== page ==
By Lucy Raitano
LONDON (Reuters) - Sterling fell against the dollar and the euro on Wednesday after data showed British manufacturers unexpectedly lowered their prices in December, which suggested inflation may be easing, ahead of next week's Bank of England policy meeting.
The pound was down around 0.37% to $1.22950, and down 0.15% against the euro at around 88.40 pence.
The declines come after data on Wednesday showing Britain's manufacturers unexpectedly reduced their prices in December by the most since April 2020.
The news that UK factories reduced prices is likely to take some pressure off Bank of England policymakers, who must consider how far to hike interest rates in the battle to bring down inflation.
Meanwhile recession fears remain at the forefront of traders' minds, after private-sector economic activity was seen falling at its fastest rate in two years in January, with businesses blaming higher Bank of England interest rates, strikes and weak consumer demand.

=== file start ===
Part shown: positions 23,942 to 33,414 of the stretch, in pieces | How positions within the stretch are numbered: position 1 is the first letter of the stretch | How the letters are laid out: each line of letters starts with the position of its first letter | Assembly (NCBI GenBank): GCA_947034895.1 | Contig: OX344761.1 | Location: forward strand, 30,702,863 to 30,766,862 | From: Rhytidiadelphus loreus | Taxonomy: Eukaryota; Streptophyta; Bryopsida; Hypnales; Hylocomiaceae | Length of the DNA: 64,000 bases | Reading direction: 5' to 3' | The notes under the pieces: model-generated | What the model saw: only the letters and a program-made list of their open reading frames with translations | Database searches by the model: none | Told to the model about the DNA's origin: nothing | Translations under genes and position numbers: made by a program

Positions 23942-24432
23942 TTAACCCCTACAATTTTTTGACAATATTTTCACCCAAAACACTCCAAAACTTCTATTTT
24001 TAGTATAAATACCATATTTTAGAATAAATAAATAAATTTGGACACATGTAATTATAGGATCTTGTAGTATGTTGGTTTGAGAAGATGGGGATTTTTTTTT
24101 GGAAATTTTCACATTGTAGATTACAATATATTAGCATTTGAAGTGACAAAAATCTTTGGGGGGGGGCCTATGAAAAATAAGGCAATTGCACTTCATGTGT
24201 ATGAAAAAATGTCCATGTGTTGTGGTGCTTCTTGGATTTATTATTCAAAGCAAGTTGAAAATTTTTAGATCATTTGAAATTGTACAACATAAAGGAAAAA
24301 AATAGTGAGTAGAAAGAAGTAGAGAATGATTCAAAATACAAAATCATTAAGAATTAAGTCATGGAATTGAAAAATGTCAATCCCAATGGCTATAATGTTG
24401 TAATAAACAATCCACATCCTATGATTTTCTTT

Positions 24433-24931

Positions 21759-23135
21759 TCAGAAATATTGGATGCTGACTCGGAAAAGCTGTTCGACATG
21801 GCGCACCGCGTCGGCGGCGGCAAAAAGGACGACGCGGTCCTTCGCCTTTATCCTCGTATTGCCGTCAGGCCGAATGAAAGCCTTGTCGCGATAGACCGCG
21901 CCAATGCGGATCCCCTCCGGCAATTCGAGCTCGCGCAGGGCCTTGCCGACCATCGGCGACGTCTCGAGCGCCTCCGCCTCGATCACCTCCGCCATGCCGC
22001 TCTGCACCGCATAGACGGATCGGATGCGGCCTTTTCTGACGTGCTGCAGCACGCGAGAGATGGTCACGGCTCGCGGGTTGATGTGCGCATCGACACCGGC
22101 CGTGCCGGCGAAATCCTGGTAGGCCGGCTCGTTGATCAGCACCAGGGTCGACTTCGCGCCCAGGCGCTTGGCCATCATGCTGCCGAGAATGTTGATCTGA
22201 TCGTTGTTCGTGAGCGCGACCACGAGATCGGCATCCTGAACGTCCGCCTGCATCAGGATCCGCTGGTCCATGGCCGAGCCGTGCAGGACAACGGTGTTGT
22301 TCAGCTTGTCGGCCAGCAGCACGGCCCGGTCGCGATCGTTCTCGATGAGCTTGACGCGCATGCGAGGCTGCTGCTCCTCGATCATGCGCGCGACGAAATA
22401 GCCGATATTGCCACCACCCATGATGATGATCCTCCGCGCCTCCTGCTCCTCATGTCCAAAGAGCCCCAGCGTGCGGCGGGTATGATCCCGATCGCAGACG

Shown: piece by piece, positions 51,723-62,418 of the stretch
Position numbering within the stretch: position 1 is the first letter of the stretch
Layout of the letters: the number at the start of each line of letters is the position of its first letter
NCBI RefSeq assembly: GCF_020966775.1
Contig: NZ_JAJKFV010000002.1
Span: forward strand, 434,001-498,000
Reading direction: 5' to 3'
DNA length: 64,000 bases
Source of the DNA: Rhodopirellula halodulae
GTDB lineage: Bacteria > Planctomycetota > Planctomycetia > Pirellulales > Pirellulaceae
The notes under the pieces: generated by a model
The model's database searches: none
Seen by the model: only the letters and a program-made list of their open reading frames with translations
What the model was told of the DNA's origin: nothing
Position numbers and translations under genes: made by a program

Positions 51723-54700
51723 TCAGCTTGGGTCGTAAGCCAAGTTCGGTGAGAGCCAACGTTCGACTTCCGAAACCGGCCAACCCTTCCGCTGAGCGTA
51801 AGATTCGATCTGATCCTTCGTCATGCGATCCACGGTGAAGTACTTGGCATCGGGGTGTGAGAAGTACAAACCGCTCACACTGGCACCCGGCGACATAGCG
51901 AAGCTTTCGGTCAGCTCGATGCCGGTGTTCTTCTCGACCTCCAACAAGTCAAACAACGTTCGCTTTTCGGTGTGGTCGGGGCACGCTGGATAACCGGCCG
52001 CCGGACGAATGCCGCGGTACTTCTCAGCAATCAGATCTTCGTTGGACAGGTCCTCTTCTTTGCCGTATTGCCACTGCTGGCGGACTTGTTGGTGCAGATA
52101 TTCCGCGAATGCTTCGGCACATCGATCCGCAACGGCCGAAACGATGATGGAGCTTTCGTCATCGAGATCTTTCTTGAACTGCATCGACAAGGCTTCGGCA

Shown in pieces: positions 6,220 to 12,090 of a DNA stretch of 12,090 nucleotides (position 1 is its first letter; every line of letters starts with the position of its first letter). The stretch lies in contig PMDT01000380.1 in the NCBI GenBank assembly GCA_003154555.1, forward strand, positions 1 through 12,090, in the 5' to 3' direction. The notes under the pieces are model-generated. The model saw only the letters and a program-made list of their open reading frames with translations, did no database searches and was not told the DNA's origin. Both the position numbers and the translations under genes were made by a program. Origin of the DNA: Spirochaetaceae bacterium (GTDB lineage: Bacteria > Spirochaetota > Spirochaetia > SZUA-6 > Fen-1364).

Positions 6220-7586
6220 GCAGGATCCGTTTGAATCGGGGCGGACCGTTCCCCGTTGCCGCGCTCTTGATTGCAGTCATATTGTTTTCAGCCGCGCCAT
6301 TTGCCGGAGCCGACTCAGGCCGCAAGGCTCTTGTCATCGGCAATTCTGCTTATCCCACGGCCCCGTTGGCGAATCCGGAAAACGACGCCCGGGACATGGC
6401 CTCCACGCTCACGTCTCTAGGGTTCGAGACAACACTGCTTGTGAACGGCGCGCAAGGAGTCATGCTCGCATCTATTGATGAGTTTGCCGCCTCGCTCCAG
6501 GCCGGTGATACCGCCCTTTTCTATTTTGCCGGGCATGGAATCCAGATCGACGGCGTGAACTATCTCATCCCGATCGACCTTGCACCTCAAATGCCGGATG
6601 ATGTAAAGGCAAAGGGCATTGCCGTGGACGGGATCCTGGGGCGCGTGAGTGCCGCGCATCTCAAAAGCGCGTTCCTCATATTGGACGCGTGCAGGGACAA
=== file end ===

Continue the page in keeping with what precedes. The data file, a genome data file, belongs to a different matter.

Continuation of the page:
The soaring cost of debt was also reflected in data on Tuesday showing Britain's government borrowed more last month than in any December since monthly records began 30 years ago.
"The data yesterday was not good and showed a somewhat diverging outlook compared to the EU, where things appear to be looking a little brighter," said Stuart Cole, head macro economist at Equiti Capital.
"The bigger picture is today's PPI numbers which have shown inflationary pressures to be receding and which have cast doubts on how far the BoE will ultimately raise interest rates too."
The market is expecting the BoE to hike interest rates for the tenth time since late 2021 as it battles inflation.
Markets are currently placing a 75% chance of a 50 bps rate hike at the BoE meeting. The Federal Reserve and the European Central Bank both hold policy meetings next week.
(Reporting by Lucy Raitano; Editing by Alexander Smith)